This is the kind of shop I think you need, run by someone who really loves old watches. They are hard to find
 

fwhiting

Registered User
Apr 26, 2014
12
0
0
Hi Dr. Jon,

Thank you for your thoughtful and substantive reply. I'll check out Shugart. As to fast, good, and cheap: I'm less concerned about fast--all I ask is that the repair person give me a reasonably accurate estimate of turn-around time and stick to it (within reason). Good is non-negotiable--no point having watches like this fixed sloppily. Regarding cheap, I'm more interested in fair than cheap, i.e., I don't want to get gouged, but like any high-end craft (particularly an endangered one) good practitioners should be remunerated for their work. Since posting, I have discovered that both Jaeger LeCoultre and Ulysse Nardin do restoration but the estimates are exorbitant--as you suggested, more than the worth of the watches. Haven't been able to find out anything about Germinal Voltaire, but I'll do as you suggest and post to the repair list. I emailed the president of a local NAWCC chapter to see if he could recommend local repair since I'd hoped to be able to go in and talk with the people about what needs to be done. The Jaeger LeCoultre and Ulysse Nardin keep decent time, but I have to think that, after fifty years, they may need more than an oiling.

I know the site doesn't permit people to solicit business, but am I prohibited from asking you where you work or, at least, what town you work in?

Best,
Fred
 

Dr. Jon

Moderator
NAWCC Member
Dec 14, 2001
6,204
679
113
New Hampshire
Country
Region
I did a google search on vintage watch repair and restoration and fist ten or so I found looked like good candidates (I ignore the top ones who advertise). Our shop is in that group and if you are nearby we'd love to have your business but if someone who is better set up or nearer you, you should go with them.

A few post prices which looked reasonable to me. Your watches are not top end and the best option for you would be to find someone close enough to you to deal with them face to face. mail is Ok but sometimes these watches take several tries to get right (Another dirty little secret).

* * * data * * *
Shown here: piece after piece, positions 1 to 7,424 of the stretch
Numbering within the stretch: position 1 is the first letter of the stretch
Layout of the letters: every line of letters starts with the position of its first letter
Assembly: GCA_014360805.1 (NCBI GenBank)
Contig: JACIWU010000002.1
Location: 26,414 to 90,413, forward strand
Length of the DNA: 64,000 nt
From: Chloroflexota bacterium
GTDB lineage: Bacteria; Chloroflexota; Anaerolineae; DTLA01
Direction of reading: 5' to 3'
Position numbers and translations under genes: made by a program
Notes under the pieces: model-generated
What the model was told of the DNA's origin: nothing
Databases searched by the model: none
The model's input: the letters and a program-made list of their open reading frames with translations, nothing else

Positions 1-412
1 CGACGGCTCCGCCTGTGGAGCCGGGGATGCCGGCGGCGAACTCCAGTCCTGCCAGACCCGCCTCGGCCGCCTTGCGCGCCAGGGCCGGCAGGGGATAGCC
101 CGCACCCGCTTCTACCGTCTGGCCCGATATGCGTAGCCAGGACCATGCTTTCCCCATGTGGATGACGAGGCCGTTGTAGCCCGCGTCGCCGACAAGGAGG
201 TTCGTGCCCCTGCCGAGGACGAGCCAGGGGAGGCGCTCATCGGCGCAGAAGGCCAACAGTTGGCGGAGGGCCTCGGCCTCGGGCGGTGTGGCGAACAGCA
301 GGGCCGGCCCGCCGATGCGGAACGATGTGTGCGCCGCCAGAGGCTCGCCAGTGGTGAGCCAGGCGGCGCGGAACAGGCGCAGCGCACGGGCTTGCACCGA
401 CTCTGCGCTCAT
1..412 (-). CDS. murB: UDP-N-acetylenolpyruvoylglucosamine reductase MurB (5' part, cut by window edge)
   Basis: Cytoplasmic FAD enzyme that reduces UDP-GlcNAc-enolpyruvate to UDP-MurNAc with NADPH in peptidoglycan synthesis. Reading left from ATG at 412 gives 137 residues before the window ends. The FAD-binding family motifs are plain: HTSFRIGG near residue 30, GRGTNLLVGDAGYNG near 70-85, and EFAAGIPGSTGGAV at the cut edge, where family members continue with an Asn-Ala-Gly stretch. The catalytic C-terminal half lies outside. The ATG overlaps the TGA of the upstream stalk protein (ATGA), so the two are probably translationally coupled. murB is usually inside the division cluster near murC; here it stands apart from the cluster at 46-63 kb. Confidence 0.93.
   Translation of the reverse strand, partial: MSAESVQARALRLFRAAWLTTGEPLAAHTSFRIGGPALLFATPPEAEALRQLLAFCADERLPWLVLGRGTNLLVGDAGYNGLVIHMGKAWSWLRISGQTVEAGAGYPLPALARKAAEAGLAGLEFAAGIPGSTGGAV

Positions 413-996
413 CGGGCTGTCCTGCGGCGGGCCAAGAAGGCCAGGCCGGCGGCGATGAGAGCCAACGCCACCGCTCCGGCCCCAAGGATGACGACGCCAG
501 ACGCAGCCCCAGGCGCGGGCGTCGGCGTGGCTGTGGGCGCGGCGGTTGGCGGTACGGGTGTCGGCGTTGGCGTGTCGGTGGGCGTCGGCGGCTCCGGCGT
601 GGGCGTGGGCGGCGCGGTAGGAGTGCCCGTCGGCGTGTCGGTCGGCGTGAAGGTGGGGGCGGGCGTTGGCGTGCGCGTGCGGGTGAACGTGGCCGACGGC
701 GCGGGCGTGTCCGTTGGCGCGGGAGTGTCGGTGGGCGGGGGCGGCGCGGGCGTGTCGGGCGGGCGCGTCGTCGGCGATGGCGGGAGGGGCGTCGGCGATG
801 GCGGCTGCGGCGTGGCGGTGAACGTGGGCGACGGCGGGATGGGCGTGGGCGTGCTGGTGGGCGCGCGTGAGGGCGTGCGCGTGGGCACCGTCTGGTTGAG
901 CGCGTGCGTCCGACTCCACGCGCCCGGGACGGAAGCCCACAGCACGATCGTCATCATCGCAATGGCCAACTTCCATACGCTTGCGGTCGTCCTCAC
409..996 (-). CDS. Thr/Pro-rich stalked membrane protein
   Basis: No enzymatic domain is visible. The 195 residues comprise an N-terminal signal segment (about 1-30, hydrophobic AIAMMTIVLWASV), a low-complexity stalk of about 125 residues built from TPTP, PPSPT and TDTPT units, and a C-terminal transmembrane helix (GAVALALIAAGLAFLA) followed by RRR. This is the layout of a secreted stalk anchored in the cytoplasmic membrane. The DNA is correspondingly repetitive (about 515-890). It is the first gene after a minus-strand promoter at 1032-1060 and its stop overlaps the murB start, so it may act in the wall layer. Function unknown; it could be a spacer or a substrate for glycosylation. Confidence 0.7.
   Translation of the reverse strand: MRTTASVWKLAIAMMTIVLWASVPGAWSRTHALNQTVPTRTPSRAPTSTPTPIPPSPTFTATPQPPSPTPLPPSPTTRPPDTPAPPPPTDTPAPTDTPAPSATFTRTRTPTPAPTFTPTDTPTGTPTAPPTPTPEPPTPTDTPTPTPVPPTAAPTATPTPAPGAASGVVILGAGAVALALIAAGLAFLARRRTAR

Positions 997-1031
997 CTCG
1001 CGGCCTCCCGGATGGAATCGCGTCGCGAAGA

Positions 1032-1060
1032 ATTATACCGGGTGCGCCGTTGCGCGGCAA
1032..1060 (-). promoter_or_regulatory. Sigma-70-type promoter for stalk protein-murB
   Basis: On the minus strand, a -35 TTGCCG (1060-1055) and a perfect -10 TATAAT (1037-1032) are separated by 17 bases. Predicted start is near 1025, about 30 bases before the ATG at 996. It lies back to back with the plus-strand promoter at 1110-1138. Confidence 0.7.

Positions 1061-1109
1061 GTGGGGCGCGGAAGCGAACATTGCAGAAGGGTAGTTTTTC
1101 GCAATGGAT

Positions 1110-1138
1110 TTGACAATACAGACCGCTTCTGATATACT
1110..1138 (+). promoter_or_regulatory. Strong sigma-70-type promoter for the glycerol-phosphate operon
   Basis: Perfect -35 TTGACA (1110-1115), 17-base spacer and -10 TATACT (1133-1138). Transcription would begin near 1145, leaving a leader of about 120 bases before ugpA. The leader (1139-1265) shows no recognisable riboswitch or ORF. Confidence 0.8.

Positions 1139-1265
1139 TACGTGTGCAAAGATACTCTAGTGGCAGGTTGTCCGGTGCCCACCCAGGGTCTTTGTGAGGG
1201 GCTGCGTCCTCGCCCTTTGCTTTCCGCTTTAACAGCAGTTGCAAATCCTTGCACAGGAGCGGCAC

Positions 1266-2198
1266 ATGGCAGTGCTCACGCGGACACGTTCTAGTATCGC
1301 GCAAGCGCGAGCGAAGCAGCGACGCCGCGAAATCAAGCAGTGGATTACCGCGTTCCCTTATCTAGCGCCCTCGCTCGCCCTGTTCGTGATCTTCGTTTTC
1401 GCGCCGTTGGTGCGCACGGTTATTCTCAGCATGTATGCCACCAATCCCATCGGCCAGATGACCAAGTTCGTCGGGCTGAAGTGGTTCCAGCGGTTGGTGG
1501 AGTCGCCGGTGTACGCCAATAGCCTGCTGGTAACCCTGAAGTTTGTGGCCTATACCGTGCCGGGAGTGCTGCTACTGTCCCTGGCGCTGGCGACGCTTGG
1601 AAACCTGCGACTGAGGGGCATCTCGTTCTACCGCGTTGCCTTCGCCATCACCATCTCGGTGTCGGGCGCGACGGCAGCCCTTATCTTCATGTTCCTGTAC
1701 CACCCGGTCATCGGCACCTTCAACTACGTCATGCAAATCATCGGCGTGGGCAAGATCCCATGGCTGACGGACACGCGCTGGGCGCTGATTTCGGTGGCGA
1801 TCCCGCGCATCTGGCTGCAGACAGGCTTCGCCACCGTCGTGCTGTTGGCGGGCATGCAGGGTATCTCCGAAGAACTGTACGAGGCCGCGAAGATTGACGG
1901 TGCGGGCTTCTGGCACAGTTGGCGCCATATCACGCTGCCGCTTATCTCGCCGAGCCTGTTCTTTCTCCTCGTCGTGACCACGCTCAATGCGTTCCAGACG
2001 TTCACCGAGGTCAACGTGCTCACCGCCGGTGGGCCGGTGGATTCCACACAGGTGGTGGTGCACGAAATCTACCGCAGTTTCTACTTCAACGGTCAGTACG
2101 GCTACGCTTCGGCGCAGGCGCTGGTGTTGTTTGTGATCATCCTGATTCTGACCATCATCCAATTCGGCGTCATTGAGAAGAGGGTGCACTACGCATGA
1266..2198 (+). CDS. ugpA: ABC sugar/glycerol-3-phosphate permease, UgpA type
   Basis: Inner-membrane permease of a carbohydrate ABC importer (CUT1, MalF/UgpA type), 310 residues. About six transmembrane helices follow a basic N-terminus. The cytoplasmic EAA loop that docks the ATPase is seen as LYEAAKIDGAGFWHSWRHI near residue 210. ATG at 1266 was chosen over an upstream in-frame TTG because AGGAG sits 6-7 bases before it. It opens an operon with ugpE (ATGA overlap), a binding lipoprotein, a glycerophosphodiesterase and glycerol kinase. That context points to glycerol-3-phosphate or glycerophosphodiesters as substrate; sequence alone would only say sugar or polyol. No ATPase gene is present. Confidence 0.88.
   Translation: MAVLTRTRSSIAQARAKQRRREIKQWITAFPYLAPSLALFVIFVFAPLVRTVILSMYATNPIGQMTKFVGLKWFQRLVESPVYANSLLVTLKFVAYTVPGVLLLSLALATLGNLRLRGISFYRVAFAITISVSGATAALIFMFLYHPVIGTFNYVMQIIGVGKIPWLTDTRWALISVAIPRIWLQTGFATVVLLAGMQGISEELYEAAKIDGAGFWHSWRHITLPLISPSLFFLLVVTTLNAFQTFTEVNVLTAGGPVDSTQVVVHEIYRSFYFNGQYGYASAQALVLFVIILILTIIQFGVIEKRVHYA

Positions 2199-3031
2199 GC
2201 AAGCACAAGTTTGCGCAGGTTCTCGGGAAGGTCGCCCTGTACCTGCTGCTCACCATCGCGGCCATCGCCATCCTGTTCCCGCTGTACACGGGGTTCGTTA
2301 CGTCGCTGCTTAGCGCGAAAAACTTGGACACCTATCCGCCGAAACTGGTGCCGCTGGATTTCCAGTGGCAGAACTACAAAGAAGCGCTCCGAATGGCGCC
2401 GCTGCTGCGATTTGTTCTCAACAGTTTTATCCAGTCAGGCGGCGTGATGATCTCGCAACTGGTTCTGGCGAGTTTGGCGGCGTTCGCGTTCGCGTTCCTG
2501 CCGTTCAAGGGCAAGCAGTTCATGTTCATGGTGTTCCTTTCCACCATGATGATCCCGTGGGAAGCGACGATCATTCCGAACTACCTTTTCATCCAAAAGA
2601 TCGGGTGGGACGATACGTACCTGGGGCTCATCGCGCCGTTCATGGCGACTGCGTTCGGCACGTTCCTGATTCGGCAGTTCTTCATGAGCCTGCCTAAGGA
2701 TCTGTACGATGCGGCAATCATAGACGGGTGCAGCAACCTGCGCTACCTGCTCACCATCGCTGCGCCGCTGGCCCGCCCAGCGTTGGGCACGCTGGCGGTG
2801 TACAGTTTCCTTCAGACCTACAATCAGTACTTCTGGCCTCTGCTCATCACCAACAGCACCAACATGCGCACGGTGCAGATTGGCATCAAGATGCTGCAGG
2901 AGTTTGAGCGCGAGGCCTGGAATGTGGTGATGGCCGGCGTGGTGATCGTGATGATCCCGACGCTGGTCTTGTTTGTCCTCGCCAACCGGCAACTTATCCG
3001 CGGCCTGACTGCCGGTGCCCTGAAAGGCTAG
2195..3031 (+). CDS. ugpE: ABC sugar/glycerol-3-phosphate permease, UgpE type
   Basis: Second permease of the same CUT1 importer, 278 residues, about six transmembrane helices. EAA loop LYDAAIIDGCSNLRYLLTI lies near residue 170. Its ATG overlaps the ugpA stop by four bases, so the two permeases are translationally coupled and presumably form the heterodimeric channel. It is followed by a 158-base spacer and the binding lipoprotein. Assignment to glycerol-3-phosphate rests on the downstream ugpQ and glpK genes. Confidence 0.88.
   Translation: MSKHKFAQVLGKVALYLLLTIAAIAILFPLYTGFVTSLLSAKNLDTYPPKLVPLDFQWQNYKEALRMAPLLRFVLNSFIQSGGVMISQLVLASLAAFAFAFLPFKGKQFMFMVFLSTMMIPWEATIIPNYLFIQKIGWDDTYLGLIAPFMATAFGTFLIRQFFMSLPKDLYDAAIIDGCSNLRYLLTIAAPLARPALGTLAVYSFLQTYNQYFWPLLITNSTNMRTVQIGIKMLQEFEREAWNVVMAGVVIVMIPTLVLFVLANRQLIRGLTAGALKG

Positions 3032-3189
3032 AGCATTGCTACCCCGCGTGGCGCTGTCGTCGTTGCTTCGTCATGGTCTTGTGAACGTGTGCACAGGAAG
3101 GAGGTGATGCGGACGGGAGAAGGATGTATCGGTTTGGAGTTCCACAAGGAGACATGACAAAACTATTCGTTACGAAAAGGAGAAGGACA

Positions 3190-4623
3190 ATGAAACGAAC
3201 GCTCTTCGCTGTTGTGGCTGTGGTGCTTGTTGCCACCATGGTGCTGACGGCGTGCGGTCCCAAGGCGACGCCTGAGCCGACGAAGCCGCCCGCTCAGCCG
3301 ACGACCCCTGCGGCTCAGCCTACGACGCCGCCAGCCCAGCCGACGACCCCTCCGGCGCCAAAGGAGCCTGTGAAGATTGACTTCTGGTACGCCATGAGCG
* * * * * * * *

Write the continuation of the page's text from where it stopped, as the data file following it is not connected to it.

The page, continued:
Closeness can be trumped by specialization. If you find a shop that specialized in a brand and has a cache of parts that is your best option.

The Nardin is interesting but may be less than it appears. During teh 1950's when I think your watch was made Nardin played a bit fast and loose and not all watches marked chronometer were certified. They sometimes labeled their watches Nardin Chronometer Company. The company has had a spectacular recent rise to prominence but there are a lot of old watches they would prefer did not exist. Yours is marked chronometer so its probably one of their better ones but it may be a lesser watch and this could determine how much you want to put into restoring it.

Your Lecoultre Memovax looks like a fine watch. The logo at 12 is JL for Jeager LeCoultre LeCoultre by itslef was handled by an outfit a bit like Nardin in the 1950's and yours seems to have been better than the usual US market product.

The Germinal Voltaire is probably aprovate label but is likely to be a common movement or calibre. It a shop has these parts it's an easy fix, otherwise it's a parts chase which can cost more than the item is worth.

You should also ask about turn around time. We advise customers that it is 90 days but that is usually optimistic.

Certifications are good. We have almost none. I am the most certified and the least capable in our shop. My point is that certifications and memberships in outfits like NAWCC and AWCI are generally good as are certification but they are not absolute guarantees. If you can't get feel form contacts and one is certified and one not; go with the certified shop. Getting those certs is a lot of effort and investment and those who have put it up deserve consideration.